I don’t hold with the IMF—and Mr. Johnson, true to IMF form, doesn’t offer us any solutions conservative in nature. But his description of the problem is clear and damning (and fits, with different evidence, perfectly with that in The Rolling Stone piece previously posted). It shows that we local Republicans should view our national party heads and office holders as political millstones from which to untie ourselves, rather than as intelligent, honest leaders we should follow. To win any hearts in the next few years, we’re going to have to admit to our neighbors and friends that the Republicans in power have been a part of the problem and need to go, while urging them to look at the party’s platform and what the local Republicans they know believe. We must get rid of everyone who has cooperated in the enrichment of banksters, make the end of such enrichment our foremost message, and declare George W. Bush in particular to have been, at best, a cooperator in Goldman Sach’s and JPMorgan’s “Quiet Coup”. If this is populism, it is not populism as practiced by demagogues of the past (and present, as Rep. Bachmann's recent "no foreign currency" gag demonstrates), playing on unsupported stereotypes held by uninformed masses. Rather, it’s a conservative’s populism—an appeal built on facts, the facts that current and future taxpayers and (mostly) unsuspecting foreign buyers (we don’t have to tackle the role of Asian governments just at present) of our debt are being fleeced, and that fleecing is happening to benefit people who are already rich and powerful. It’s the populism of Nathan the prophet, telling King David, “thou art the man”—the populism of truth and justice.

G-Man tells me, “Politics isn’t pretty.” No, G-Man, but I was already aware of that. Now everybody else in the Republican Party needs to join me in admitting that Reality isn’t pretty, much of the time, either. The Rolling Stone, and now The Atlantic, have published pieces making factual claims that fit with everything else I know about the financial crisis to date. Their description of the involvement of the Republican Party’s national office-holders should make us want political blood. Getting mad at the Democrats is kind of like criticizing a pagan for not living like a Christian: they don’t profess any better than they do, so even if it's true that the Democrats are more to blame, they won't feel the heat proportionately. That's just another ugly Reality. But our Republican office-holders profess conservative principles, and they should be held to the consequences of failing to act on what they say they believe.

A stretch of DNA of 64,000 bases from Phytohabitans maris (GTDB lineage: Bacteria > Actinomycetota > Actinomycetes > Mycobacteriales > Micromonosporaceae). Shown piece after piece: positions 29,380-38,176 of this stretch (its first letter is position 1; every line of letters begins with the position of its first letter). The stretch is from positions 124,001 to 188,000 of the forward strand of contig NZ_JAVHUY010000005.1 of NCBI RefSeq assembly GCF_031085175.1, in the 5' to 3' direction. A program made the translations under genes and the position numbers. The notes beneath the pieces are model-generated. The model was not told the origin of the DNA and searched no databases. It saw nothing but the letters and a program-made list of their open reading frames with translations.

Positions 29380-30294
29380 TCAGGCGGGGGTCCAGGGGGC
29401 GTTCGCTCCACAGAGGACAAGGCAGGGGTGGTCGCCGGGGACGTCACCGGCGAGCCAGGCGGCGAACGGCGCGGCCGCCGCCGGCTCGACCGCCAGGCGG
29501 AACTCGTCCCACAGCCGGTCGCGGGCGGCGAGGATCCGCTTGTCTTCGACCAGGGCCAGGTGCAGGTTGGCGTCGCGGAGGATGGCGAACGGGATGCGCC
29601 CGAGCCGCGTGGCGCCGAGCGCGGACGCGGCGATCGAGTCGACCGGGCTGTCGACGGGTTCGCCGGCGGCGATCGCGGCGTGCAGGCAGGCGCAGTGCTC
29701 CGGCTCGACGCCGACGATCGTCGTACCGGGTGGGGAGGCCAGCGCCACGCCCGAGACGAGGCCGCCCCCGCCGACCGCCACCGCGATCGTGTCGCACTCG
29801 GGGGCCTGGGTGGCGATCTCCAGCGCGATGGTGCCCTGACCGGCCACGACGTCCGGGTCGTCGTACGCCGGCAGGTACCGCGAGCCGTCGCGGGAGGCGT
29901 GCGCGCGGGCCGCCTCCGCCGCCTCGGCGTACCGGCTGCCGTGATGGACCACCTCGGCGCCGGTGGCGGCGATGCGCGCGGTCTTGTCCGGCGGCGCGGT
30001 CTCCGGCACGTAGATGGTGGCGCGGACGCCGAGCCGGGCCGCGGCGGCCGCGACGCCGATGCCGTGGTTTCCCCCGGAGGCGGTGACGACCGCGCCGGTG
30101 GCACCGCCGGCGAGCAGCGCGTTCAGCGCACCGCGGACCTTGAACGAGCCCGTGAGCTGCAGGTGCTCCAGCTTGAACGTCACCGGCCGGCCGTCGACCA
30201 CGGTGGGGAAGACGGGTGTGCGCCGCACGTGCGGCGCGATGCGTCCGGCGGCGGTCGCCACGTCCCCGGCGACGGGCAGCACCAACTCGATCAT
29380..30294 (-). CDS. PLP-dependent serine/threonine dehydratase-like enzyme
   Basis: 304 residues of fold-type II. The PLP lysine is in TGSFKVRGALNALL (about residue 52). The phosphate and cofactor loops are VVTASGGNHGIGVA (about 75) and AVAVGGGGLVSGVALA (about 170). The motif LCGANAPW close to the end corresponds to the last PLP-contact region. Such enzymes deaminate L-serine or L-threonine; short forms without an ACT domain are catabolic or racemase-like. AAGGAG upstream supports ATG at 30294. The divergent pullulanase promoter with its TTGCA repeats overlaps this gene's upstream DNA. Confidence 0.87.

Anonymous Anonymous said...


Bicking isn't going to solve the problem. And your concrete solution is this? "To win any hearts in the next few years, we’re going to have to admit to our neighbors and friends that the Republicans in power have been a part of the problem and need to go, while urging them to look at the party’s platform and what the local Republicans they know believe. We must get rid of everyone who has cooperated in the enrichment of banksters..."

What in your minds eye does a local solution look like to you?

3/31/2009 8:17 PM  
Blogger John Galt said...

I'm sorry. I fail to see how conversations between me and my friends and neighbors, and you and your friends and neighbors, isn't an inherently local solution. This post isn't a complaint (and please, spare us the pseudo swearing; use real words with real meanings). It's an argument that we aren't going to win anything until we admit to the people who are sick of us where we went wrong.

If you mean, do I have local political goals, the answer is, not really. Not yet, because I see no one on the local scene who's remotely inspiring. Norm Coleman? Tim Pawlenty? Michele Bachmann, who doesn't seem to know the difference between our domestic transactional currency and a global reserve currency? But surely refusing to vote for those who've failed to live up to conservative ideals, so that they are forced out of office, is a concrete first step--to be followed, we hope, by voting for someone worth voting for. Meanwhile, engage everyone you know in conversation, start arguments, disguise or refuse to increase your income (so that the government can't tax it and use the revenue to its nefarious ends), print t-shirts, march in parades, train your children to use their brains, buy billboard space and put up the preamble to the Constitution, give money to the Taxpayers' League, volunteer at an abortion clinic or serve soup or visit the elderly (to silence all the fools who think conservatives are the callous ones) ...

Enough concrete local solutions for you?

4/02/2009 8:42 PM  
Anonymous Anonymous said...


It sounds sorta like you're on the right track. It starts with the caucus. And, definately starts with getting the right candidates to support. I hope that is what you mean. We all talk and talk and talk around the republican campfire but when it comes down to getting candidates I'm more than just a little dismayed. 50B picked Grivna after Samuelson. Both are blue and blue goes deep.

4/04/2009 11:37 AM